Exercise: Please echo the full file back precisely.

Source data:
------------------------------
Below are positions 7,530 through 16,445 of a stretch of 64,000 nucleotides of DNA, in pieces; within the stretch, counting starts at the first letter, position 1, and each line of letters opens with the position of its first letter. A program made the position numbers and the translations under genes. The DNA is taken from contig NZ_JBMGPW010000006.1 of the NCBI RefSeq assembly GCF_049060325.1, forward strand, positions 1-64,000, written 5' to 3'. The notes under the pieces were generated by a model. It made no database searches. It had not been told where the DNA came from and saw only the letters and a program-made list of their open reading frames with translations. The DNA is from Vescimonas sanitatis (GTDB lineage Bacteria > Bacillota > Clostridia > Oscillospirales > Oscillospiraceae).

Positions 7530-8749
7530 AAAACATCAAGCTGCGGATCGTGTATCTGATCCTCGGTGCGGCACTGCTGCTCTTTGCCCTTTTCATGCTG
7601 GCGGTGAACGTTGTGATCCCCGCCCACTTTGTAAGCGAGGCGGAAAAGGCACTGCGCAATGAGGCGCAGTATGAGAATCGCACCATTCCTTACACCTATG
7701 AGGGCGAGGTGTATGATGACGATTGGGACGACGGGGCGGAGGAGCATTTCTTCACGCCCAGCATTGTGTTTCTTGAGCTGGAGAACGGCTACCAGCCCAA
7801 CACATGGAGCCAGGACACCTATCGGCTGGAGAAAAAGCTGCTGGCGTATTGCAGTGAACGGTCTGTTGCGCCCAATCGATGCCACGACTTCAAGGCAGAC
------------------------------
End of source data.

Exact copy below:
Below are positions 7,530 through 16,445 of a stretch of 64,000 nucleotides of DNA, in pieces; within the stretch, counting starts at the first letter, position 1, and each line of letters opens with the position of its first letter. A program made the position numbers and the translations under genes. The DNA is taken from contig NZ_JBMGPW010000006.1 of the NCBI RefSeq assembly GCF_049060325.1, forward strand, positions 1-64,000, written 5' to 3'. The notes under the pieces were generated by a model. It made no database searches. It had not been told where the DNA came from and saw only the letters and a program-made list of their open reading frames with translations. The DNA is from Vescimonas sanitatis (GTDB lineage Bacteria > Bacillota > Clostridia > Oscillospirales > Oscillospiraceae).

Positions 7530-8749
7530 AAAACATCAAGCTGCGGATCGTGTATCTGATCCTCGGTGCGGCACTGCTGCTCTTTGCCCTTTTCATGCTG
7601 GCGGTGAACGTTGTGATCCCCGCCCACTTTGTAAGCGAGGCGGAAAAGGCACTGCGCAATGAGGCGCAGTATGAGAATCGCACCATTCCTTACACCTATG
7701 AGGGCGAGGTGTATGATGACGATTGGGACGACGGGGCGGAGGAGCATTTCTTCACGCCCAGCATTGTGTTTCTTGAGCTGGAGAACGGCTACCAGCCCAA
7801 CACATGGAGCCAGGACACCTATCGGCTGGAGAAAAAGCTGCTGGCGTATTGCAGTGAACGGTCTGTTGCGCCCAATCGATGCCACGACTTCAAGGCAGAC